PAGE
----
An exfoliant removes dead skin cells from the surface of skin.
Why is this important?
Accumulated dead skin cells can cause skin concerns such as breakouts, clogged pores, dull skin and discolouration. Regular use of an exfoliant clears away these dead skin cells to reveal healthy, radiant skin.
Every day, your skin cells renew themselves, and dead cells are shed from skin. This natural shedding process can slow down or stop altogether due to sun damage, dry skin, oily skin, genetics or various skin disorders that can cause a build up of dead skin cells or affect how cells move through the pore lining. It could lead to dull, flaky skin, clogged pores, pigmentation spots or breakouts. An exfoliant removes unhealthy, dead skin cells from the surface of your skin. In addition, it may improve the production of collagen and stimulate the skin's ability to retain moisture.
How does an exfoliant work?
An exfoliant helps reactivate the natural exfoliation of the skin. It gently removes skin cells in order to expose healthy, new skin. Clogged pores and pigmentation spots (so-called age spots) will become less visible. An exfoliant also helps to fight wrinkles, prevent breakouts, mitigate skin discolouration after breakouts and repair sun damage. After exfoliation, a dull complexion will appear radiant and younger-looking.
What is physical exfoliation?
Pretty straightforward exfoliation with the use of small grains or beads. But not all physical exfoliants are created equally. In the case of your typical drugstore scrub, peep the ingredients list to make sure that none of the exfoliating agents are too large.
Facial scrubs do work really well and show instant results, but they do need to be handled carefully and gently. Avoid large exfoliators such as fruit pits and nut shells as these can be too sharp and jagged and cause damage to the skin.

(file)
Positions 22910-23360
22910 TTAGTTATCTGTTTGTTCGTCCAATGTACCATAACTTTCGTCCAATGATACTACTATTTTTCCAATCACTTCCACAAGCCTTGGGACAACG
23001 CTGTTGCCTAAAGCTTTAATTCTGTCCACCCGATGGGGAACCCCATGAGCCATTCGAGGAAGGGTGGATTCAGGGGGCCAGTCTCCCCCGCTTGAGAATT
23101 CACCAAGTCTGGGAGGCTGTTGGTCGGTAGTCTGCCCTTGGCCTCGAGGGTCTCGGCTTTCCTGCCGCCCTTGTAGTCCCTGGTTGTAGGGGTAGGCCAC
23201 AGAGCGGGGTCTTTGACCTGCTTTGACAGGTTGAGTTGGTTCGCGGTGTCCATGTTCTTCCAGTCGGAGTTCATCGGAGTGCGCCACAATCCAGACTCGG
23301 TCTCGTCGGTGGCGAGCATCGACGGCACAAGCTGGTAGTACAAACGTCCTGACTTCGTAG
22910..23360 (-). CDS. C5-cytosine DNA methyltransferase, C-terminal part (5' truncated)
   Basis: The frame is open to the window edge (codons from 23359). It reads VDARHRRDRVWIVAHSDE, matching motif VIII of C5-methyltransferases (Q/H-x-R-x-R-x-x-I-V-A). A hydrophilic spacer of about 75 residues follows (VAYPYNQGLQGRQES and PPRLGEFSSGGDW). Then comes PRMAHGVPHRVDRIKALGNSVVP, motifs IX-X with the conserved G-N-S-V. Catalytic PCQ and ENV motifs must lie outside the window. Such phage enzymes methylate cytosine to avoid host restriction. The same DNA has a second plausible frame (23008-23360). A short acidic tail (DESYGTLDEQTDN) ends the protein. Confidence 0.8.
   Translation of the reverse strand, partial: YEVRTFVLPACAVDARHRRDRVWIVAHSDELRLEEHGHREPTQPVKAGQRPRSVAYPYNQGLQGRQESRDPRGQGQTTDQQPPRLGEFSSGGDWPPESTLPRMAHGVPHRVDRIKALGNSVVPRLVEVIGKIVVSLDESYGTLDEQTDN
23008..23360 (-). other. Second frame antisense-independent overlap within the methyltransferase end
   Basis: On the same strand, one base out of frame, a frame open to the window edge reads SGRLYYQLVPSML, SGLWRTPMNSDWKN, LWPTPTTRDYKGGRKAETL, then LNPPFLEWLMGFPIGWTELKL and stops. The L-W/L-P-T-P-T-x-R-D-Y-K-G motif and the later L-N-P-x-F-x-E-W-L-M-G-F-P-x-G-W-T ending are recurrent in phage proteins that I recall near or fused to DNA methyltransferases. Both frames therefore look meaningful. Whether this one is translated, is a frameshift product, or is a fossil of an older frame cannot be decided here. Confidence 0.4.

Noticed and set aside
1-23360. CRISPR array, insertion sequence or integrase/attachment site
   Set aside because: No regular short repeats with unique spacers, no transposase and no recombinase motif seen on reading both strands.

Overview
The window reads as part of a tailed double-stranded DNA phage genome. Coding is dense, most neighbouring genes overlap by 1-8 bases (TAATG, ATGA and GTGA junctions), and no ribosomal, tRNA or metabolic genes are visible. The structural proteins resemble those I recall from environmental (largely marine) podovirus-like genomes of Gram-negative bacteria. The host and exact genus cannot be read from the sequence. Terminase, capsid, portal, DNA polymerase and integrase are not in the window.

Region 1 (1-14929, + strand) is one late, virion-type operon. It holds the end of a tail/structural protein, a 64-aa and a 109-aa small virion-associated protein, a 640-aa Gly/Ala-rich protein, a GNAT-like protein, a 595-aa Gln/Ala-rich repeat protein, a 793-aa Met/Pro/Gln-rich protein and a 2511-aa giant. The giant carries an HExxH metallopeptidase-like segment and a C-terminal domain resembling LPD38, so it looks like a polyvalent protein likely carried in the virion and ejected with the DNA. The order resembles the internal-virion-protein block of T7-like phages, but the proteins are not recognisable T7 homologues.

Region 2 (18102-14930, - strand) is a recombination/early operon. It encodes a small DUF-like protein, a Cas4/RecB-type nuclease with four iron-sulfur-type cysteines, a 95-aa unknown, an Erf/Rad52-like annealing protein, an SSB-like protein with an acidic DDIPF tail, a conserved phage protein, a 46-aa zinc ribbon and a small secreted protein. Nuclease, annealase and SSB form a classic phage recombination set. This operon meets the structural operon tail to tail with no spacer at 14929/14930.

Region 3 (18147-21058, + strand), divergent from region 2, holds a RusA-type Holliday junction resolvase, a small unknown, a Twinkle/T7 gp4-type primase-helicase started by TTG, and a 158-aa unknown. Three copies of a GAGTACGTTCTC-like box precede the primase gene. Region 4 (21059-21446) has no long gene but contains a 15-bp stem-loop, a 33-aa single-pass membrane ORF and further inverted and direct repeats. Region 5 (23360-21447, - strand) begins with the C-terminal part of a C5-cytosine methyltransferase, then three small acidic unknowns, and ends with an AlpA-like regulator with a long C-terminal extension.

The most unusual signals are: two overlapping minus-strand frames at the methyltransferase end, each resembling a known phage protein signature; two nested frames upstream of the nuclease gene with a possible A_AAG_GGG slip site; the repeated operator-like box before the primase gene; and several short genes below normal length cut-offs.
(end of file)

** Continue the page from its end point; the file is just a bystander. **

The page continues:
Despite what people think, they aren’t as effective or as gentle as chemical exfoliation.
How to use a physical exfoliant
Most experts advise that you exfoliate two to three times per week, however, it completely depends on your own skin and how it can handle it.
When using a physical exfoliant, start by washing your face with your regular cleanser. Then, take a quarter-size amount of your face scrub and apply it all over the face and neck, using circular motions, avoiding the eye area. Gently massage the product onto the skin for as long as your specific product recommends, usually from 30 seconds to a full minute. Then, rinse off with warm water and our Reusable Facial Sponges. Follow with a hydrating mask, serum or cream.
What is chemical exfoliation?
Chemical exfoliants remove dead skin cells with the use of chemicals to aid in cell turnover. Peels are chemical exfoliants, and are not only great for smoothing but also for brightening. The glow effect!
AHAs (glycolic acid) work on the skin’s surface and are water soluble. They are generally preferred for normal to dry, sun-damaged skin, due to their ability to enhance natural moisturising factors within skin. They’ve also been proven to be effective in reducing the visible signs of sun damage.
BHA (salicylic acid) works on skin’s surface and inside the pore; it’s oil soluble, so it’s most often preferred for normal to oily skin prone to breakouts and enlarged pores. BHA also has natural skin-calming properties, so it’s gentle enough for sensitive skin.
How to use AHA’s and BHA’s
After using a facial cleanser and toner, always use a product that contains AHA or BHA. Depending on its texture (lotion or liquid), apply the exfoliant with either a cotton pad or your fingers. You can apply it gently around the eyes, but avoid the eyelids. Unlike a scrub, you don't have to rinse an exfoliant. There's also no need to wait until the exfoliant has been absorbed by the skin. You can immediately continue with the next step in your skincare routine. Always finish with an SPF30 when using chemical exfoliants, this is so important to protect your skin.
The most important thing to remember is to make sure you use the right exfoliant for your skin. Some skins can be too sensitive for the chemical exfoliant, so the best thing is the patch test an area first.
You know your exfoliating too much when your start to see redness, dryness, increased sensitivity, flaking, breakouts. so when this happens you need to back off on the exfoliator or choose a more gentler exfoliant!